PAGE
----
It took a while to set it up but the Bangsamoro Normalization Trust Fund (BNTF), a key instrument to support the peace process in the Bangsamoro region of Mindanao, was finally launched on May 19, 2021.
“This has been much awaited,” said Murad Ebrahim, chief minister of the two-year-old Bangsamoro Autonomous Region in Muslim Mindanao (BARMM), during the virtual launch. He is also the chairman of the Moro Islamic Liberation Front (MILF), the former separatist group that signed a final peace deal with the Philippine government in 2014.
“We take on another significant milestone that assures [everyone] that the government of the Philippines and the MILF will continue providing necessary efforts in normalizing our combatants and their respective communities,” Ebrahim said.
The BNTF is a commitment under the normalization track of the peace agreement. It is a bank account for money coming from international organizations and other donors, and managed by the World Bank.
It is intended for the rehabilitation, reconstruction, and development of Bangsamoro communities – particularly MILF camps – to allow MILF combatants to transition to productive civilian lives.
The World Bank will coordinate and streamline resources, instead of different embassies and aid organizations, for example, launching programs separately.
“We are honored and committed to play this role,” said World Bank Country Director Ndiame Diop. He called on the international community to follow the lead of Australia and the European Union, both of which have pledged support to the trust fund.
President Rodrigo Duterte signed a special authority to create the BNTF on Dec. 3, 2020.
It replaced the Mindanao Trust Fund for Reconstruction and Development (MTF), which previously bridged international donors to conflict-affected communities in Mindanao. The World Bank also managed the MTF and raised $28.9 million from 2006 to 2017.
The support of the international community was also critical to the success of the peace process in Mindanao.
The BNTF was launched amid growing concerns about the slow pace of the decommissioning of MILF combatants, which was due in part to funding issues. The government reported that 12,000 combatants were decommissioned by the end of 2019, or only a third of the 40,000 combatants declared by the MILF.
“It’s like a rain after a long drought,” said Mohagher Iqbal, chairman of the MILF panel implementing the peace deal and the Bangsamoro minister for education.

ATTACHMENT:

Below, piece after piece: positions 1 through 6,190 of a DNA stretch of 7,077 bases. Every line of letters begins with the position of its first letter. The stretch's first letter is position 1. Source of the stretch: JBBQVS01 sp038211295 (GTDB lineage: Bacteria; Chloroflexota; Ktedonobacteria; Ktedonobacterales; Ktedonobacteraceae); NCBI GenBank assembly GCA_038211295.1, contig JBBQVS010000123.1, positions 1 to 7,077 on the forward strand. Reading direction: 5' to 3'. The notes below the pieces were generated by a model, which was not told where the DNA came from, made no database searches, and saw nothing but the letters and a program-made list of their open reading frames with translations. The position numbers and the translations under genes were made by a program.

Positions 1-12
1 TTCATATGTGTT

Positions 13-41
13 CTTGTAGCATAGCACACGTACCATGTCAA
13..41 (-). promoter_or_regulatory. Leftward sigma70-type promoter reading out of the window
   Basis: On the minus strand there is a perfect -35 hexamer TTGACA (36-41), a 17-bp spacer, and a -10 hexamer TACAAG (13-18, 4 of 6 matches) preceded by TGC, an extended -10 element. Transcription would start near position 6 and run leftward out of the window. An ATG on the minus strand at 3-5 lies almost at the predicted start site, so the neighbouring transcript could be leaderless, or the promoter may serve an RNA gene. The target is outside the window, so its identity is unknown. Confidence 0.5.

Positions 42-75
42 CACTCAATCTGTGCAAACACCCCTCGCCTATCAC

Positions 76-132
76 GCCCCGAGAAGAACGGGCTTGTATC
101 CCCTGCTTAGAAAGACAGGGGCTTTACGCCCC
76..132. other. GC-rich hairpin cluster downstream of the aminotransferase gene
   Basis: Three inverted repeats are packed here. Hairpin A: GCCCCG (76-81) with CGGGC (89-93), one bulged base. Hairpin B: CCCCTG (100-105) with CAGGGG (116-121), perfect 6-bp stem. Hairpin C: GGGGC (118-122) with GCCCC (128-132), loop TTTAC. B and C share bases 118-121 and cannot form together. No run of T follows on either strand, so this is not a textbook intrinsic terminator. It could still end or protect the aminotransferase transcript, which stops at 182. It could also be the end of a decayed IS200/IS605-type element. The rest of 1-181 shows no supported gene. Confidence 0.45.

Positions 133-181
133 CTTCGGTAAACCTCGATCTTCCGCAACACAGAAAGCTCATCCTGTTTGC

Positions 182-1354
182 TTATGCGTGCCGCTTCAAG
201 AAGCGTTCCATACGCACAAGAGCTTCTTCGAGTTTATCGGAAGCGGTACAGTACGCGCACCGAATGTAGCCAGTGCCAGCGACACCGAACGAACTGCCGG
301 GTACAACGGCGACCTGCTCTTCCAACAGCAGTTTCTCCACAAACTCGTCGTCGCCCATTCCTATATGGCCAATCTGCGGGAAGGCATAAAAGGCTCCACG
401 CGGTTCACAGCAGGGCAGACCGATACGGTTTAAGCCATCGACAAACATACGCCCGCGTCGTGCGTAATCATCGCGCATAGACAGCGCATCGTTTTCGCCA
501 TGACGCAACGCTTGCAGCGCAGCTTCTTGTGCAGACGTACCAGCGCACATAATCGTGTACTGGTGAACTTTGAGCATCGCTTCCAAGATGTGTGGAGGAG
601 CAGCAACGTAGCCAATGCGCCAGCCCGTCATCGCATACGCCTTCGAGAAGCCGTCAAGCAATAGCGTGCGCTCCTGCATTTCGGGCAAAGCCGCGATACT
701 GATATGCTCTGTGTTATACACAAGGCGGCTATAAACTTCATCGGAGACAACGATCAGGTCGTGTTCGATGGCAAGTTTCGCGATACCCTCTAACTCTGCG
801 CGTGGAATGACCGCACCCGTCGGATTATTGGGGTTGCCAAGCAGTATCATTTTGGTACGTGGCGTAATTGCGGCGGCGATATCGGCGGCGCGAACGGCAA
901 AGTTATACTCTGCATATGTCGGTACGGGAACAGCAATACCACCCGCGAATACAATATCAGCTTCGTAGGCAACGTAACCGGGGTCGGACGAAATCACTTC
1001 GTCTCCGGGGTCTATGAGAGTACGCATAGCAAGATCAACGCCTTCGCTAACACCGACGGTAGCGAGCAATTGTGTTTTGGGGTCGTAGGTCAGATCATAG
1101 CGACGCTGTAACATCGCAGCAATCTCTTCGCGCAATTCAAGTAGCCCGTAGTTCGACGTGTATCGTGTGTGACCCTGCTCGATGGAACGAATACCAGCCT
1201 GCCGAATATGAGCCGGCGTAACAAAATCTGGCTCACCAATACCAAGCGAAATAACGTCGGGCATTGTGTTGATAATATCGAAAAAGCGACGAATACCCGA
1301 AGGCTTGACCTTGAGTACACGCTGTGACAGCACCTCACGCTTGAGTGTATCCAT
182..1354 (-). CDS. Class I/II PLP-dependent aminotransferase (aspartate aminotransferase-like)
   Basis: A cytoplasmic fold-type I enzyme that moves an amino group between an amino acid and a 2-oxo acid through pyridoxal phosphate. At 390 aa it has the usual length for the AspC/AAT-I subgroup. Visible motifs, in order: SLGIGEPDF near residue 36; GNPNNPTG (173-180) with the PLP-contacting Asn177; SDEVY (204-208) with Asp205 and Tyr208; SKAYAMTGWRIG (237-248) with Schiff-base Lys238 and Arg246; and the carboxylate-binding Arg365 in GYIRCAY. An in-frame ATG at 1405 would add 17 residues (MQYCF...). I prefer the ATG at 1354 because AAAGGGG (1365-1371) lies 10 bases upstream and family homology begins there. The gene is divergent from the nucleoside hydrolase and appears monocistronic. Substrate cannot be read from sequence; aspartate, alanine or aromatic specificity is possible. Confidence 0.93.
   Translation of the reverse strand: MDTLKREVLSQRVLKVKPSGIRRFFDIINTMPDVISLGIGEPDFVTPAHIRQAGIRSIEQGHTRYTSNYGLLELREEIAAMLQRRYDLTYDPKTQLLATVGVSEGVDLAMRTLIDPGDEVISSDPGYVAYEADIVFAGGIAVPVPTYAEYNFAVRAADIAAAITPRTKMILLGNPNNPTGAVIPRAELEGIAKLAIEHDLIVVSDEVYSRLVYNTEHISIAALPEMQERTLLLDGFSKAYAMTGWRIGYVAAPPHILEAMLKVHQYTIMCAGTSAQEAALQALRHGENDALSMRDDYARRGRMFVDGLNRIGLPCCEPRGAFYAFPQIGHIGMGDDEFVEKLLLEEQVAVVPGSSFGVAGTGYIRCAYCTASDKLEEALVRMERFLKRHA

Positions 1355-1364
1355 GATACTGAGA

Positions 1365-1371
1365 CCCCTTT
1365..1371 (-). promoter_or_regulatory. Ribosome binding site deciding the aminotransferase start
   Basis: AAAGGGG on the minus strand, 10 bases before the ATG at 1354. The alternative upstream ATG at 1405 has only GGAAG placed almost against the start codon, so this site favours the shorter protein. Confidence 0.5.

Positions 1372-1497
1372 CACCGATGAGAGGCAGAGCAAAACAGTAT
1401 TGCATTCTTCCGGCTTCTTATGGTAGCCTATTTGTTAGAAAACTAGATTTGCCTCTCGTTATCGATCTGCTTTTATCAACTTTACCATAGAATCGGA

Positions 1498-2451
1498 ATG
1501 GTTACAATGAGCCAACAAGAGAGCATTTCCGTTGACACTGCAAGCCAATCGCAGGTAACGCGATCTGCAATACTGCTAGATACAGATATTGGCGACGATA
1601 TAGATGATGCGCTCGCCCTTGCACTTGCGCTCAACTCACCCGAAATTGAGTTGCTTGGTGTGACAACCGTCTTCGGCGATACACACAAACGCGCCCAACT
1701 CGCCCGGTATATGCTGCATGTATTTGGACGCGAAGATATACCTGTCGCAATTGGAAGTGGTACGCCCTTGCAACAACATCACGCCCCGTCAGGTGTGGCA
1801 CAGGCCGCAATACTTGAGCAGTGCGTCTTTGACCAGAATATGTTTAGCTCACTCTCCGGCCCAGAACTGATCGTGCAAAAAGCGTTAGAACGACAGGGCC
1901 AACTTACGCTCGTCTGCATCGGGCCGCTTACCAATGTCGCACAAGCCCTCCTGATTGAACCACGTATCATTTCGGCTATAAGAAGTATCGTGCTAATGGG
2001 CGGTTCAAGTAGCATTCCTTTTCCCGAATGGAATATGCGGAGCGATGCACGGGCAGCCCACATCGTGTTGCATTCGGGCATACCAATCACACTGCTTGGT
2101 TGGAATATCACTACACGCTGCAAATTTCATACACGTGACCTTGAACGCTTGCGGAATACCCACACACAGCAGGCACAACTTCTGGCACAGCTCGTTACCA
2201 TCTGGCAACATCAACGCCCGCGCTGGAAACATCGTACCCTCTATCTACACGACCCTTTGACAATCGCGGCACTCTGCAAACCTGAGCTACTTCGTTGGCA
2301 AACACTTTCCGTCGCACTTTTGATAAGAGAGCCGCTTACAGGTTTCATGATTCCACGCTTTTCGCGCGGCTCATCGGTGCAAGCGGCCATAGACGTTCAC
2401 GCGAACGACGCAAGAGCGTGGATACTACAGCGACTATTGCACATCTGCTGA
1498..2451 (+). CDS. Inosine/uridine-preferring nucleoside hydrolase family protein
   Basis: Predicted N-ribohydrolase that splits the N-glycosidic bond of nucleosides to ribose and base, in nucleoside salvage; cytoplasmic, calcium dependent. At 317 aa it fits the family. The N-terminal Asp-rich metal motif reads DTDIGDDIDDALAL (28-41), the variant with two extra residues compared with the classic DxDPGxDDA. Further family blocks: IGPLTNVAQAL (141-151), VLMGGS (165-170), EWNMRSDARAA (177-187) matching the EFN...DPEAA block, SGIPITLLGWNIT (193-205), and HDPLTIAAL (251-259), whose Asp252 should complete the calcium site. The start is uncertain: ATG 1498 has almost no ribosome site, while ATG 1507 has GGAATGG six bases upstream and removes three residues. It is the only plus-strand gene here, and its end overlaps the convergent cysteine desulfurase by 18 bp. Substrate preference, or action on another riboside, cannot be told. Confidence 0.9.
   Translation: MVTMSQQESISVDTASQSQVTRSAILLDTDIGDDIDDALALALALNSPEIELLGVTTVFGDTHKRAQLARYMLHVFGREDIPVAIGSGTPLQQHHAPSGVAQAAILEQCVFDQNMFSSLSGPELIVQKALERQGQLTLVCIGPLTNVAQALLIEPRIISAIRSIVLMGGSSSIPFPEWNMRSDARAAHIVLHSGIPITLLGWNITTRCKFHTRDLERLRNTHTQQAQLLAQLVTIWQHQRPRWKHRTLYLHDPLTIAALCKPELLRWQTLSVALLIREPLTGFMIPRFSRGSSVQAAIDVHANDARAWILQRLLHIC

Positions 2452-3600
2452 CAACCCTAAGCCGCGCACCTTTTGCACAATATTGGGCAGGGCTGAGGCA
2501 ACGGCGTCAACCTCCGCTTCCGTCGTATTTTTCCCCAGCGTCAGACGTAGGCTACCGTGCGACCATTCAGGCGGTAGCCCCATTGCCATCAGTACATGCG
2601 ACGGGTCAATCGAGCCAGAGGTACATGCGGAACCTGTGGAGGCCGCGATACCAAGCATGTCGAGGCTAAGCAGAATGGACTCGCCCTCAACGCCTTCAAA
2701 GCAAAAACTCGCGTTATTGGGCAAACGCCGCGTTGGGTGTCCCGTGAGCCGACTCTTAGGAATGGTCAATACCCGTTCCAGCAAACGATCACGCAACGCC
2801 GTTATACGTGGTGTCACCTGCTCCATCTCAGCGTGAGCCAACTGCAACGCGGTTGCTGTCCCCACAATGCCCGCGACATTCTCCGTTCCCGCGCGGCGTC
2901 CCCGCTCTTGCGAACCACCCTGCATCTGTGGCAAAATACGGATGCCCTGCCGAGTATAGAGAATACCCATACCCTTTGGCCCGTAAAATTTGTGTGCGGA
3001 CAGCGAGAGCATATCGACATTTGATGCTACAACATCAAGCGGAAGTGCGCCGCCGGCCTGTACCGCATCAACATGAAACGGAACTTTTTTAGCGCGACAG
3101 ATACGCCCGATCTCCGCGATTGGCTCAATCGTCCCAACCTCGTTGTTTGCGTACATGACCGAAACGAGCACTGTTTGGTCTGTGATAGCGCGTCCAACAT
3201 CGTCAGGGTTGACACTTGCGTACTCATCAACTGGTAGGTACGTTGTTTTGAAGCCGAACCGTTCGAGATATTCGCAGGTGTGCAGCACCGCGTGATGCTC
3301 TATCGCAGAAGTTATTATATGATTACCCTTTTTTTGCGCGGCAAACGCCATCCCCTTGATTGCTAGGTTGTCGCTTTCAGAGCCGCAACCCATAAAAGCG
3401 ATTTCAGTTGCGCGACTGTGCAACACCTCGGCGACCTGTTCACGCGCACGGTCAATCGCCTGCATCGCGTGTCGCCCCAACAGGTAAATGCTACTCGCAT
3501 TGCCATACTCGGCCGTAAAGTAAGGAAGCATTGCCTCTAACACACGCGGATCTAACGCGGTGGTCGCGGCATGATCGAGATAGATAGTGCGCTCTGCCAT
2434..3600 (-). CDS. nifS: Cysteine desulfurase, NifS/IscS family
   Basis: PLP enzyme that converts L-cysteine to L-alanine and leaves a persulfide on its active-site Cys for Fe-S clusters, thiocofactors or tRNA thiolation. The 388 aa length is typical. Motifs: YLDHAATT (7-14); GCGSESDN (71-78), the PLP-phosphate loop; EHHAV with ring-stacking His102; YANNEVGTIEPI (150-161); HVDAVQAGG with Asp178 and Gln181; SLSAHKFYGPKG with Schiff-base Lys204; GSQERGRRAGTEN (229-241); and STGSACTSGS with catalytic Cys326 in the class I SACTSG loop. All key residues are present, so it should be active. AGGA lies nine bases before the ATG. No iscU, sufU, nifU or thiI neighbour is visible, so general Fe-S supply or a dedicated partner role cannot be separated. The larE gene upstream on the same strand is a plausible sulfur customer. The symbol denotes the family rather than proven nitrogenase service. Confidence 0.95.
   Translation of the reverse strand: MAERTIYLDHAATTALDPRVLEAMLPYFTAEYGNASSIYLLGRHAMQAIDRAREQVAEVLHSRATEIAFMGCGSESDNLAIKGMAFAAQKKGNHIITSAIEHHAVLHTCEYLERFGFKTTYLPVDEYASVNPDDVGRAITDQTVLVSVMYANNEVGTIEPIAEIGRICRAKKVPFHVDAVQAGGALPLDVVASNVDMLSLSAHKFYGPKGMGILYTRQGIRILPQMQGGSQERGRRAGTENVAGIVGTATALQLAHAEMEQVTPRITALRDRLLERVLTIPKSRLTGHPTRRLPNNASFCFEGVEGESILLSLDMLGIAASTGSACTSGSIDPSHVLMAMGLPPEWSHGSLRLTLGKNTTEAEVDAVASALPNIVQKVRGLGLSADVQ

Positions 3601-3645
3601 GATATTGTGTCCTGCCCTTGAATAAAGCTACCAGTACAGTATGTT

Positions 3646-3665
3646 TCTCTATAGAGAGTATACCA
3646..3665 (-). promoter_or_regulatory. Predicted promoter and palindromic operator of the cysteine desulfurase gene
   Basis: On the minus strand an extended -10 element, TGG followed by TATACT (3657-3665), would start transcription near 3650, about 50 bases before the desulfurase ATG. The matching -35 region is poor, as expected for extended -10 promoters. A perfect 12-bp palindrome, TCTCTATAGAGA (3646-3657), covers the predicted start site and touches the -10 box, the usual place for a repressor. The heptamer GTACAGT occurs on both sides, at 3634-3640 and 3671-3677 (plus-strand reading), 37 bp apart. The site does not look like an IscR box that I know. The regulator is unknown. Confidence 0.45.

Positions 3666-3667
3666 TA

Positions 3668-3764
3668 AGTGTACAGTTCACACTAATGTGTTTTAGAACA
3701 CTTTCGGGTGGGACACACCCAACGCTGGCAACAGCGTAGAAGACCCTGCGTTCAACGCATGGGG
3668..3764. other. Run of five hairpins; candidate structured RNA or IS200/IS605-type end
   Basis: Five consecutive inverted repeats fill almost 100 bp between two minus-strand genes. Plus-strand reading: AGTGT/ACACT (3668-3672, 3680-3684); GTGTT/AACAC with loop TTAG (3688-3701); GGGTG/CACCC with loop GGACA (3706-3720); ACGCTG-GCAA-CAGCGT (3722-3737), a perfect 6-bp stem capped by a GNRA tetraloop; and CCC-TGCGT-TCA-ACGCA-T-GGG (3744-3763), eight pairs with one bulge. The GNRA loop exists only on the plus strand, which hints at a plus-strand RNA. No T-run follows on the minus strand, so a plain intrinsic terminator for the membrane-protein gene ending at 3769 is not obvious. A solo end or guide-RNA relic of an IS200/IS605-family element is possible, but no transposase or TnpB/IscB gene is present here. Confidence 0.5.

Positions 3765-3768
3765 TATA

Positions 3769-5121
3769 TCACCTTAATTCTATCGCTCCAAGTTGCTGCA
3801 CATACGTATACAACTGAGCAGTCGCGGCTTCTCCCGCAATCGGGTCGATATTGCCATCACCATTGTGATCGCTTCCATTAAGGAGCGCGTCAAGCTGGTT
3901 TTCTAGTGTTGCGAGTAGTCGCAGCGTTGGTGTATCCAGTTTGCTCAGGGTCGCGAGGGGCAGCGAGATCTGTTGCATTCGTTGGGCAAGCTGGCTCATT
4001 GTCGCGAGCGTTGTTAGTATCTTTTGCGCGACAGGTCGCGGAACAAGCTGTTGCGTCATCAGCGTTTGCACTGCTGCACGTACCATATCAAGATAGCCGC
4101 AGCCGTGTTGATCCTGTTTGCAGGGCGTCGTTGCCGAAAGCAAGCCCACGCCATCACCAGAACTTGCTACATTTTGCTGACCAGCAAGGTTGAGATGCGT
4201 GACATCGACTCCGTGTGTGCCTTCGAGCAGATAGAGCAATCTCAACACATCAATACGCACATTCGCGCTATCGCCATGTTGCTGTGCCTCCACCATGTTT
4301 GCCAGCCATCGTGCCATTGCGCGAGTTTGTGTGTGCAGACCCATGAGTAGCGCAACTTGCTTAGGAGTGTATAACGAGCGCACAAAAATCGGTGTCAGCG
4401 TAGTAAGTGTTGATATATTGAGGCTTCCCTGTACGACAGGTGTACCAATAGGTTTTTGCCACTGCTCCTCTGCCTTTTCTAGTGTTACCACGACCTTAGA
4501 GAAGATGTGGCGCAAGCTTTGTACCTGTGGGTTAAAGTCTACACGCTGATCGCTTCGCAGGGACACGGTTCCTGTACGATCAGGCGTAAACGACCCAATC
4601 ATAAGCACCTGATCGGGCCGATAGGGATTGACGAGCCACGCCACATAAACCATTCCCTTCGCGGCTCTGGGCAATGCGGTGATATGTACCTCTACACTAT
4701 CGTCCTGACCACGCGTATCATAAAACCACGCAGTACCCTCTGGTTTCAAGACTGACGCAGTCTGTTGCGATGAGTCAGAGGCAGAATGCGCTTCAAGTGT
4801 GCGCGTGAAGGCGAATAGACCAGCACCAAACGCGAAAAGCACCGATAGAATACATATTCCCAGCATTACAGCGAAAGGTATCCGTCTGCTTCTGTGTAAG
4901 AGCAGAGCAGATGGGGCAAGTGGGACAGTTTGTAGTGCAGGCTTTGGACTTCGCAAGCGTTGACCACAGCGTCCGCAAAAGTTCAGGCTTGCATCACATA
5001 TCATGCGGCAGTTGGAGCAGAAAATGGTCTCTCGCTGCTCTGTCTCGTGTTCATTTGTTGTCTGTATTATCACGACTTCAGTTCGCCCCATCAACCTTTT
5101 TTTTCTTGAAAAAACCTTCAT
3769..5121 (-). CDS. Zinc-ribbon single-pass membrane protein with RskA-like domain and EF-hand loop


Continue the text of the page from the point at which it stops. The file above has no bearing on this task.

The political track of the peace agreement gave the MILF-led Bangsamoro Transition Authority (BTA) three years to govern the region, during which the decommissioning process is also supposed to be completed.
Challenges, including the coronavirus pandemic, prompted the MILF to push for the postponement of the local elections and extend the transition period for another three years.
Bills supporting the extension are pending in Congress. Last week, presidential peace adviser Carlito Galvez Jr. expressed support for the extension of the BTC during a Senate committee hearing.
Whether or not the extension is granted, it is important to make sure that the decommissioning process is successful, the International Crisis Group (ICG) said in a report published in April 2021.
“Whether that (extension) happens or not, the roadmap should remain intact. Manila needs to keep its promises to extend an economic package to decommissioned combatants as demonstration of its commitment to the peace process. The MILF needs to remain committed to decommissioning – and resist the temptation to postpone the process even if the transition period is extended,” the ICG said.
The BNTF will guarantee funding for these commitments outside of allocations from the national government.
*TOP PHOTO: File photo of MILF combatants inside Camp Darapanan training for the Joint Peace and Security Team, an armed unit that brings together members of the military, police, and MILF combatants to jointly protect locations identified in the peace agreement. Photo by Carmela Fonbuena
*The original headline, World Bank launches trust fund to normalize war-torn Bangsamoro communities, was edited.
— PCIJ, May 2021